I recently purchased a few bottles of French wines, mostly reds from Bordeaux (familiar style because South African blends are similar and they are more readily available here), from Burgundy 2 whites and 2 Pinot Noirs and a red each from the Côtes-du-Rhône and Languedoc-Rousillon appellations.

(Right: The clay and limestone soil of the Lirac appellation.)

[Personally I think South African winemakers during the 1960 have made a slight miscalculation on the long term to so faithfully copy, on a large scale, and to persist until today, with Bordeaux style blends. This prohibited the development of a unique South African blend that could have served them well with their re-entry into the world wine market after 1994. The Australians saw such an opportunity with their Syrah (or Shiraz) and South Africa could have promoted their unique Pinotage to the same level. I know it is being done now more often but it will take years if not decades for wine writers and drinkers to establish a Pinotage-based blend as a wine with the same reputation as a Bordeaux or a Chianti. Well…I doubt it will ever get to that standard but at least to the Syrah-based blends.]

I will readily admit that I am not very familiar with wines from the Rhône appellation. That is apart from the South African version Goats do Roam in Villages. It is my understanding that many of the Rhône reds are not always barreled and that most are associated with Syrah or Grenache or a blend thereof.

So with a few lamtjoppies on the grill and a semi-homemade Mediterranean focaccia warming up in aluminum foil I opened a Chateau de Ségriès Côtes-du-Rhône Rouge 2008 and was pleasantly impressed with this $10 wine.

The vineyard at Chateau De Segries

Chateau de Ségriès is owned and operated by Henri de Lanzac and his family since 1994. The Chateau is located in Lirac, on the western side of the Rhône River just across from the more famous Chateauneuf du Pape appellation, and northwest of the once-upon-a-time-papal-city of Avignon. The soil at Chateau de Ségriès is a mix of clay and limestone. The clay keeps the soil warm, pushing ripeness and concentration, while the limestone contributes mineral vibrancy and aroma. Mature Grenache and Syrah vines, on average 30 years old, ensure that the wine coupled with low yields account for the deep color and concentrated black cherry flavors.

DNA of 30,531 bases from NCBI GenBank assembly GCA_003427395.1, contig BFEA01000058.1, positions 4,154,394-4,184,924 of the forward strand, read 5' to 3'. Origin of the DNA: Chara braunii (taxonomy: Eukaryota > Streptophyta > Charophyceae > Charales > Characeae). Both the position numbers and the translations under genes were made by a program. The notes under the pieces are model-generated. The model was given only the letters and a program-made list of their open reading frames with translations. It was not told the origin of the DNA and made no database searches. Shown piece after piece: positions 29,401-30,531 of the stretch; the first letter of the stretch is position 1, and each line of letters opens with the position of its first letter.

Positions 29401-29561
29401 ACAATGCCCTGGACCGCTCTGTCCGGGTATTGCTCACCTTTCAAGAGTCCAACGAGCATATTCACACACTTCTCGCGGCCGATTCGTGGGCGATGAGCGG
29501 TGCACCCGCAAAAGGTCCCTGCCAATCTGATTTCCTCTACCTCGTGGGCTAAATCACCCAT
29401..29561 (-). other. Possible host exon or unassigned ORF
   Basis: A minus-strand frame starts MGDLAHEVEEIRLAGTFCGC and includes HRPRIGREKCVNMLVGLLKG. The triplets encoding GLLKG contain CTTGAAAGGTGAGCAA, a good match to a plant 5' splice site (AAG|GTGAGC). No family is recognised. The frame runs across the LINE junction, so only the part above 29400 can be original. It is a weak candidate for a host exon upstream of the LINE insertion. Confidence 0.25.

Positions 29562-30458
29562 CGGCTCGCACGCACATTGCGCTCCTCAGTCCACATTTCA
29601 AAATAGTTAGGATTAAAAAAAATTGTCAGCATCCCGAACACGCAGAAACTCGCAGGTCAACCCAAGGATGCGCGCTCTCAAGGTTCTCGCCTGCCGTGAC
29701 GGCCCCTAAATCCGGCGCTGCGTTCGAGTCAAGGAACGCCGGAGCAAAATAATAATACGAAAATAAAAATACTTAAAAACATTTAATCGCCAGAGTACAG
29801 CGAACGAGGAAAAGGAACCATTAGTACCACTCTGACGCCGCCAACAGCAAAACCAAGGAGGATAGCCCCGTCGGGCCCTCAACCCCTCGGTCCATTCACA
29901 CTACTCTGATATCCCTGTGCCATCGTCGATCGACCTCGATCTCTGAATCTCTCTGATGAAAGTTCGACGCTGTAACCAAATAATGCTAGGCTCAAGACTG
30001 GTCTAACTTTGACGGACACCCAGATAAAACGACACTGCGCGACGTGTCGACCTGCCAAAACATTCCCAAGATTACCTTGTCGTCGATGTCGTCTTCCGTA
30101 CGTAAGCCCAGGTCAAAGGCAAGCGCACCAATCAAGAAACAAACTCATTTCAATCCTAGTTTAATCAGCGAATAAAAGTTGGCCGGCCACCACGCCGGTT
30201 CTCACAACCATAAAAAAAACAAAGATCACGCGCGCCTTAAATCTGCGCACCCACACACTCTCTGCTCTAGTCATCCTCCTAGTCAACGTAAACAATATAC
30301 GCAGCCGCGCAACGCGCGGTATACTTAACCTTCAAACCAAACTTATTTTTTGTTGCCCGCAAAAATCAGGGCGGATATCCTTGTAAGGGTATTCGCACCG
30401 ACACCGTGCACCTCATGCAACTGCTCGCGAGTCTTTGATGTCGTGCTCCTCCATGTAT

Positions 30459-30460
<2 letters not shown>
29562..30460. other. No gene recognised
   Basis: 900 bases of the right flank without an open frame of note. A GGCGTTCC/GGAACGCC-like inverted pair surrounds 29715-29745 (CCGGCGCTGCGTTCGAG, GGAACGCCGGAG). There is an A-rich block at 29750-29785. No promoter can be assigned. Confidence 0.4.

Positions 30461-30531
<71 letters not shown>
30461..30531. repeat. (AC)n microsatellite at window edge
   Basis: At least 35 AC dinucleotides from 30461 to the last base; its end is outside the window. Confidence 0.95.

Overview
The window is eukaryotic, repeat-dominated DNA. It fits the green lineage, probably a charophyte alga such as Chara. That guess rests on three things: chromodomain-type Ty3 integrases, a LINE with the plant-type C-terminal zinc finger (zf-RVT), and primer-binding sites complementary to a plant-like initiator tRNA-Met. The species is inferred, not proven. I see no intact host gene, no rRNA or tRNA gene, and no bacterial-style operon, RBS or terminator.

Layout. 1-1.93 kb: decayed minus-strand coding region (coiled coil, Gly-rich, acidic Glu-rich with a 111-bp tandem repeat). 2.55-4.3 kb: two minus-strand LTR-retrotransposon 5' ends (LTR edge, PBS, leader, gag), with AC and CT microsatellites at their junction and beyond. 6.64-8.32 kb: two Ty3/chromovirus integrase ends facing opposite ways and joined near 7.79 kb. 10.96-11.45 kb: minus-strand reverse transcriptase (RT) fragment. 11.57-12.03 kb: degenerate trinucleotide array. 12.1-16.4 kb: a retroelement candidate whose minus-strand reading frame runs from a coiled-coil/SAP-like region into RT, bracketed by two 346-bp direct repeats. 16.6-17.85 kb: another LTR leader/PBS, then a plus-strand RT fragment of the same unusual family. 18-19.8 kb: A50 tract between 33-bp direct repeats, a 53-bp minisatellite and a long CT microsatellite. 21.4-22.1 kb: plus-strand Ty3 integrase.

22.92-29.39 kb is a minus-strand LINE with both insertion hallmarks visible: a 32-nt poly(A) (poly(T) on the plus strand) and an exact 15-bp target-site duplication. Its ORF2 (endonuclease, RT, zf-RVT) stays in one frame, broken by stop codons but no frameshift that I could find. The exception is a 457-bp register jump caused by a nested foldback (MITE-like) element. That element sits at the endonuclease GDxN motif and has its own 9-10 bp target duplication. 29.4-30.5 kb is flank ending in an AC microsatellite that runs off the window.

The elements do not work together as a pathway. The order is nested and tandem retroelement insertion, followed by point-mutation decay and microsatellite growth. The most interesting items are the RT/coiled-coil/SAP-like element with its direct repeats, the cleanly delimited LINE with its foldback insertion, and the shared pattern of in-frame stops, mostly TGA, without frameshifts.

2008 Côtes-du-Rhône Rouge is made from 50% Grenache, 30% Syrah, 10% Cinsault and 10 % Carignan. Only 10% comes from spending a short time in barrels. The rest matured in stainless steel tanks.

The wine is dark red in the glass with lots of fruit and vanilla on the nose. In the mouth it is full and surprisingly round and smooth for a young wine. Tannins are light, and it ends off mildly peppery and spicy on the tongue. Here is the surprise for me: It doesn’t taste like a French wine, more American or Australian, certainly New World style, medium-bodied, easy to drink and it will compliments most meals, not just meat dishes. Hence, the wine was a good companion for the lamb chops but an even better companion for the rich and vibrant Mediterranean tastes of the toppings on the bread.

Now, the focaccia I used, bought at a local grocery store, is not the sometimes crispy-on-the-outside and chewy-on-the-inside kind you get in Italian restaurants and then dip in olive oil and/or balsamic vinegar, but an already baked, one inch thick flatbread topped with a little parmesan cheese and mildly flavored with either garlic, olives or jalapeno chilies. The one I use was garlic flavored, but too bland for my taste and I then topped it with the following layers:

- ½ cup of Cucina Toscana Kalamata olives bruschetta (excellent stuff), but any tomato-based bruschetta with do
- Thin slices of tomato
- Garlic and onion powder
- ¼ cup of Paesana’s exotic marinated mushrooms in oil (drained on kitchen paper and chopped) or any other marinated mushrooms
- A hand full of sliced black olives
- More shredded parmesan cheese
- And finally, lots of fresh basil strips and some dried rosemary and oregano
The bread comes in an aluminum foil pan and I just cover it with more aluminum foil made into a tent, and then put it in a lukewarm area on the grill, away from the chops, where it slowly warms and melt the cheese while I grill the chops.

Sometimes, a simple meal of meat, bread and wine is the best meal you can have.

Tuesday, April 20, 2010

Nuwe Toevoeging Tot Die Familie

Om 7.54 vm vanoggend het die familie hier in Amerika ’n nuwe toevoeging gehad om die familienaam voort te dra. Genaamd Ian, die kleinseun het in geweeg teen 7.10 lb / 3.2 kg.